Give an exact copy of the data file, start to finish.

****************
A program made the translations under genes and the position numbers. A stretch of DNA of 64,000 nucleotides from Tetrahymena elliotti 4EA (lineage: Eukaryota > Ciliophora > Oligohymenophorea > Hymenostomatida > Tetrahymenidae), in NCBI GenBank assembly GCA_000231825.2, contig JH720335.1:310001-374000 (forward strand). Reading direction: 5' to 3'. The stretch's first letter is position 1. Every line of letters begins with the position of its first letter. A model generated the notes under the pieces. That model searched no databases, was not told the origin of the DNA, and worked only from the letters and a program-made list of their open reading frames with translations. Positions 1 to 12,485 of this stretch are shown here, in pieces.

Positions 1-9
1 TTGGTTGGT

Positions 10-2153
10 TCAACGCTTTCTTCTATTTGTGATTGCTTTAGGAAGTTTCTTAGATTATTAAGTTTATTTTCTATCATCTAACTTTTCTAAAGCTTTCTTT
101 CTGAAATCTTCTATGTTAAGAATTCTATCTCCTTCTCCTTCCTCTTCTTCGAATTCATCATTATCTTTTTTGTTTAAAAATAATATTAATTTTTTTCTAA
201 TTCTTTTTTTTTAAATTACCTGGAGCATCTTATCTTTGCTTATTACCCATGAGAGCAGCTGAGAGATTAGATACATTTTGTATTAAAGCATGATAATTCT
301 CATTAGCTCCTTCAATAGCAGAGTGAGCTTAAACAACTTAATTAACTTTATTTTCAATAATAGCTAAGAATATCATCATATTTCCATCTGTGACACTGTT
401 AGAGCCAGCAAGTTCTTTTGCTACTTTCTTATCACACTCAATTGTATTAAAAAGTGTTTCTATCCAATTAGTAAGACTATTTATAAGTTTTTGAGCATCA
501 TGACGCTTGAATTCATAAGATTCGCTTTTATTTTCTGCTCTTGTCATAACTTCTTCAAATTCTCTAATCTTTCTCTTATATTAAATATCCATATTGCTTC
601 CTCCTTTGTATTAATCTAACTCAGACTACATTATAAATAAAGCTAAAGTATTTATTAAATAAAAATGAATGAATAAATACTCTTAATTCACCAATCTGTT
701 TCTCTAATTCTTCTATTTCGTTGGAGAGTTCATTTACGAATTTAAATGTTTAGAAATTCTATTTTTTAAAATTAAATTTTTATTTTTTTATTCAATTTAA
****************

A program made the translations under genes and the position numbers. A stretch of DNA of 64,000 nucleotides from Tetrahymena elliotti 4EA (lineage: Eukaryota > Ciliophora > Oligohymenophorea > Hymenostomatida > Tetrahymenidae), in NCBI GenBank assembly GCA_000231825.2, contig JH720335.1:310001-374000 (forward strand). Reading direction: 5' to 3'. The stretch's first letter is position 1. Every line of letters begins with the position of its first letter. A model generated the notes under the pieces. That model searched no databases, was not told the origin of the DNA, and worked only from the letters and a program-made list of their open reading frames with translations. Positions 1 to 12,485 of this stretch are shown here, in pieces.

Positions 1-9
1 TTGGTTGGT

Positions 10-2153
10 TCAACGCTTTCTTCTATTTGTGATTGCTTTAGGAAGTTTCTTAGATTATTAAGTTTATTTTCTATCATCTAACTTTTCTAAAGCTTTCTTT
101 CTGAAATCTTCTATGTTAAGAATTCTATCTCCTTCTCCTTCCTCTTCTTCGAATTCATCATTATCTTTTTTGTTTAAAAATAATATTAATTTTTTTCTAA
201 TTCTTTTTTTTTAAATTACCTGGAGCATCTTATCTTTGCTTATTACCCATGAGAGCAGCTGAGAGATTAGATACATTTTGTATTAAAGCATGATAATTCT
301 CATTAGCTCCTTCAATAGCAGAGTGAGCTTAAACAACTTAATTAACTTTATTTTCAATAATAGCTAAGAATATCATCATATTTCCATCTGTGACACTGTT
401 AGAGCCAGCAAGTTCTTTTGCTACTTTCTTATCACACTCAATTGTATTAAAAAGTGTTTCTATCCAATTAGTAAGACTATTTATAAGTTTTTGAGCATCA
501 TGACGCTTGAATTCATAAGATTCGCTTTTATTTTCTGCTCTTGTCATAACTTCTTCAAATTCTCTAATCTTTCTCTTATATTAAATATCCATATTGCTTC
601 CTCCTTTGTATTAATCTAACTCAGACTACATTATAAATAAAGCTAAAGTATTTATTAAATAAAAATGAATGAATAAATACTCTTAATTCACCAATCTGTT
701 TCTCTAATTCTTCTATTTCGTTGGAGAGTTCATTTACGAATTTAAATGTTTAGAAATTCTATTTTTTAAAATTAAATTTTTATTTTTTTATTCAATTTAA